Setting up coop for cornish roasters

Mar 31, 2018
I'm new to chickens and my cornish roasters are very ready to get outside. I've already got the coop built, but i'm not sure what to fill it with (aside from the dirt it's setting on). There seems to be quite the division between straw vs pine shavings/chips vs hay..and since they're only going to be around for a couple more weeks, what's the best way to set it up and make sure they're happy? (I'm getting overwhelmed with all the available info :p) I have the space to be free-range too, but still need to get their water and supplementary feed set up too. Also, what's the best way to keep it clean? These guys really put out some poo.. I'm not sure if it's set up right to do the deep litter method i've read about and i don't want to accidentally hurt them.
Personally I use pine shavings. CCXs poop so much and it’s so stinky that I add a thin layer of fresh shavings every day just so they aren’t sitting around in their own poo. At the end of six weeks, they are ready to process and then I shovel out the whole bedding mess and compost it.
I have used several things as litter over the last few years. the key is that it be pretty dry. my favorite is partially composted wood chips, small enough for them to scratch and peck down and have a good time. if they find interest, they will bury their own droppings to some extent. my choice of litter has to do with how well it composts and turns into usable soil amendment for the garden. pine shavings are kind of expensive and take forever to break down and aren't that absorbent. hay mats down too much. I like something more like the consistency of say pellet feed. I take a small shovel or put gloves on and peel off the poop layer and only remove that and add it to the compost. it gets difficult to manage in the last weeks given the river of poop but it's doable and makes some of the best fertilizer money can buy. also, to control the loose stools, try and reduce the protein by adding some layer formula, if needed. using a nipple waterer is also key to keeping them from having loose stools as it keep the water much, much cleaner. for meat birds in particular, I don't recommend using a heat lamp in the early weeks as they end up not sleeping well, leading to leg problems. a heat plate or MHP has essentially eliminated leg problems as an issue in my birds.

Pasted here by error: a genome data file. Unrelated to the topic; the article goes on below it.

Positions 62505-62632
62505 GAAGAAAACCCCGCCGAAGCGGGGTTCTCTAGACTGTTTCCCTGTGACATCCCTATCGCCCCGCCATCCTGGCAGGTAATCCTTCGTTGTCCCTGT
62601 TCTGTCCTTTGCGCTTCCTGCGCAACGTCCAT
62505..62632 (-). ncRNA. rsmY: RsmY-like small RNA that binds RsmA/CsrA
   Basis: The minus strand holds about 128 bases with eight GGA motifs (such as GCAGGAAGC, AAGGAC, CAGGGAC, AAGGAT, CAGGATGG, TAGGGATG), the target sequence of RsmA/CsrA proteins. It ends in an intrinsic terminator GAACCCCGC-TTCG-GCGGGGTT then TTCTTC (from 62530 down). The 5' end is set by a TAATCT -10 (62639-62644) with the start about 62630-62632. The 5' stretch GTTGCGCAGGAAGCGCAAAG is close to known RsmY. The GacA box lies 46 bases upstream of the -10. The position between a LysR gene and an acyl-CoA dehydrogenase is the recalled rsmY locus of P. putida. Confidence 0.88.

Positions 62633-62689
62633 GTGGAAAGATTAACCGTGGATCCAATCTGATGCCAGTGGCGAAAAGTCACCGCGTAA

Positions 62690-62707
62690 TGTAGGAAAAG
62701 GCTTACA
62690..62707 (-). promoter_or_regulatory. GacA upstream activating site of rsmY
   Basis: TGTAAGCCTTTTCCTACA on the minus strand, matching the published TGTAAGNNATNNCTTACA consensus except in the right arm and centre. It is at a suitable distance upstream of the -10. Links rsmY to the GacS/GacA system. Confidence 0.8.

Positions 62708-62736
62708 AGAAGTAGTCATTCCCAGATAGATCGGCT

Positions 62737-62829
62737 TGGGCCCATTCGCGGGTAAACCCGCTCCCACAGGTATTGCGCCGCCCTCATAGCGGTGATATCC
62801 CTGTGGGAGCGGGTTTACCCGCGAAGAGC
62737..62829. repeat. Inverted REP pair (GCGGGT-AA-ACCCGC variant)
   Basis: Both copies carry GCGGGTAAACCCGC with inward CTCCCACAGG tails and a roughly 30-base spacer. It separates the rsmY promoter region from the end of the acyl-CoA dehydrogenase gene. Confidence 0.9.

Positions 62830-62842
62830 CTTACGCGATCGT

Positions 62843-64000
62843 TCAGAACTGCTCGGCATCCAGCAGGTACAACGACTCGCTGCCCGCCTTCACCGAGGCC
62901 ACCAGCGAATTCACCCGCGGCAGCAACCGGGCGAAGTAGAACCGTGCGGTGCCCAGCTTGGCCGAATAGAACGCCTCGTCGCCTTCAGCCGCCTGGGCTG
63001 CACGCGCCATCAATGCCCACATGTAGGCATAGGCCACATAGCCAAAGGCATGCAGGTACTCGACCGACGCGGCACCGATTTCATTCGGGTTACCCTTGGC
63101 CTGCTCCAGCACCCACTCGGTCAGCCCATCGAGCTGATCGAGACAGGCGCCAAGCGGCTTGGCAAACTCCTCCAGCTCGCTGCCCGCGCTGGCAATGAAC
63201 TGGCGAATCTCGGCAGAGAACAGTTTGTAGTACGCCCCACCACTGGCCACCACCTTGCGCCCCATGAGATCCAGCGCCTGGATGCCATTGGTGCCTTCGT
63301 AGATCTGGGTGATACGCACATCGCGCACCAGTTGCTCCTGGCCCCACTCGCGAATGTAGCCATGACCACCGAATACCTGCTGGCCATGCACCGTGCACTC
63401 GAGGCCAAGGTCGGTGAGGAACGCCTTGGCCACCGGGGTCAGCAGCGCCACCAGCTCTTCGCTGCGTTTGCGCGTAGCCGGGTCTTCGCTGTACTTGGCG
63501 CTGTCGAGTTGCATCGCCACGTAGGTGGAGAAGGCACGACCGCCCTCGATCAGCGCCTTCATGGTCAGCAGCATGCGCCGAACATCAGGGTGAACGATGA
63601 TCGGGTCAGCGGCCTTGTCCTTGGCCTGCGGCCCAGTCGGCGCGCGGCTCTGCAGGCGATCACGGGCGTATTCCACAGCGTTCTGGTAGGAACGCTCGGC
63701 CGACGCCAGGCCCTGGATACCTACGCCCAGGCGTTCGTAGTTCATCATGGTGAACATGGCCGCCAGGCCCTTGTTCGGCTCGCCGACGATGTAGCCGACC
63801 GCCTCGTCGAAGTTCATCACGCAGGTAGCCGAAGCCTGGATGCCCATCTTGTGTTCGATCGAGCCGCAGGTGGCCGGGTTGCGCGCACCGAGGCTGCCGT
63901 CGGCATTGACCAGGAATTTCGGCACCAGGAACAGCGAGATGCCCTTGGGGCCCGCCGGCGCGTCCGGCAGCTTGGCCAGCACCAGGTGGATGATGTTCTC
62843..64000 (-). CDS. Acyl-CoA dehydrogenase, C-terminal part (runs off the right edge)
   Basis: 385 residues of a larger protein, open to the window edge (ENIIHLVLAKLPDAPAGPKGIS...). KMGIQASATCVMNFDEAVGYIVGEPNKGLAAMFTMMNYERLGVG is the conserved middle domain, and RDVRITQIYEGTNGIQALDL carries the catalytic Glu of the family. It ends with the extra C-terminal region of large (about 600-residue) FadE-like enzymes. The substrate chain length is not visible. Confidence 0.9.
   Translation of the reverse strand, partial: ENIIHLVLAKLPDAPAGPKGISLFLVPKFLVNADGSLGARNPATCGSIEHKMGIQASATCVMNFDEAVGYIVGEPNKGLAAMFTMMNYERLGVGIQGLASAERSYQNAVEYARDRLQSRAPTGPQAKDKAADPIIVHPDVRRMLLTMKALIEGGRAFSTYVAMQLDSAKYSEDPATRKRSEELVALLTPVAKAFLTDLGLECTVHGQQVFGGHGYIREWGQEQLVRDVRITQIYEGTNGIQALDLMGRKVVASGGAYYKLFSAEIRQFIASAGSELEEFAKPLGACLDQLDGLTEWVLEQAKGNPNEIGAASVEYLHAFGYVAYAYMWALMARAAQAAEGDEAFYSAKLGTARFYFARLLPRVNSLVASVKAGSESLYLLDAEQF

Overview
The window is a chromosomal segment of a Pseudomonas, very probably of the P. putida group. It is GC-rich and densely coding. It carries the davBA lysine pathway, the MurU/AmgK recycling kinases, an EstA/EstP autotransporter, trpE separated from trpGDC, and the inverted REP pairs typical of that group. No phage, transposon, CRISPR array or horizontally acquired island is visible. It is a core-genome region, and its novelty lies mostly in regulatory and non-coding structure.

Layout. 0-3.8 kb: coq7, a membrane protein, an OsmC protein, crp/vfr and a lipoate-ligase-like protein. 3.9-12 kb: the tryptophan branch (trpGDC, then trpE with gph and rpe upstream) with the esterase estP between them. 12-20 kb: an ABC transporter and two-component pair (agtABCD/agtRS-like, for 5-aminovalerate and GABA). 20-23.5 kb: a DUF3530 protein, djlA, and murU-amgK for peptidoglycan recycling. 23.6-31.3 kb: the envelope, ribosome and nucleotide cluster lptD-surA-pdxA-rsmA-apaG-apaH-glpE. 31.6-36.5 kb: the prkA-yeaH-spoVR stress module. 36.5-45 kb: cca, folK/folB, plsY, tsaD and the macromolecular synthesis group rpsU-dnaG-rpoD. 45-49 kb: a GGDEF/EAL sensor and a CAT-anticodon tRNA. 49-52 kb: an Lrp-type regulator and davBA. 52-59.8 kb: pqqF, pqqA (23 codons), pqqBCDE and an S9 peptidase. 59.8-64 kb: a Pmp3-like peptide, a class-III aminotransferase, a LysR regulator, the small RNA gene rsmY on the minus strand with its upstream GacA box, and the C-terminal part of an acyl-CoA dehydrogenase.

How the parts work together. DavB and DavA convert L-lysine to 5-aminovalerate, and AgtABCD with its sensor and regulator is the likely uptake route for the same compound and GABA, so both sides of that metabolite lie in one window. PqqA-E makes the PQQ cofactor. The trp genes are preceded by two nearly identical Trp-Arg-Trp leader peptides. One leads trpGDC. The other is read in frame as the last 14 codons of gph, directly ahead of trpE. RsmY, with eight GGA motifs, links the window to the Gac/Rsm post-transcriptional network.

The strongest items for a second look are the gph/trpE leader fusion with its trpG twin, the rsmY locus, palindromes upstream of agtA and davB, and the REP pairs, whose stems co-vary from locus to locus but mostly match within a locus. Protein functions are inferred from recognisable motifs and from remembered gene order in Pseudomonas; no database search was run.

Be flexible and try it. See how things interact in your area and adapt as necessary. These is no right way.

I started with shavings and paper towels over cardboard last year for my layers, then tried hay. I agree with both proponents and opponents. It really is a personal choice.

I'm using a tractor for CX this year and moving them over the yard. Their huddle box has partially composted wood chips that go straight to the garden after a couple days as top dressing and fertilizer boost. Think lots of chips. Changing them often to stay on top.

The water dispenser may limit your choice also. Chickens are messy. Once they get big enough, they tip over the water. The nipples are preventing this. My first go with vertical nipple waterer.
I plan on using a dust free chopped straw. Also adding something called "Stall Dry". Not sure if you guys have that in America. Adding a little each day will keep the chicks dry and clean. The "smell" is more related to liquid poop which is caused by too much protein when they are adults. I will have mine on a 20% feed for the first 2 or 3 weeks and then 17% until 10 weeks. This will keep their poop firmer and less stinky.
Thanks for all the help! I guess i'll go turn their light off tomorrow. I went with pine shavings since that's what was readily available. I'll look into other options for litter when i get my egg layers out and into their coop

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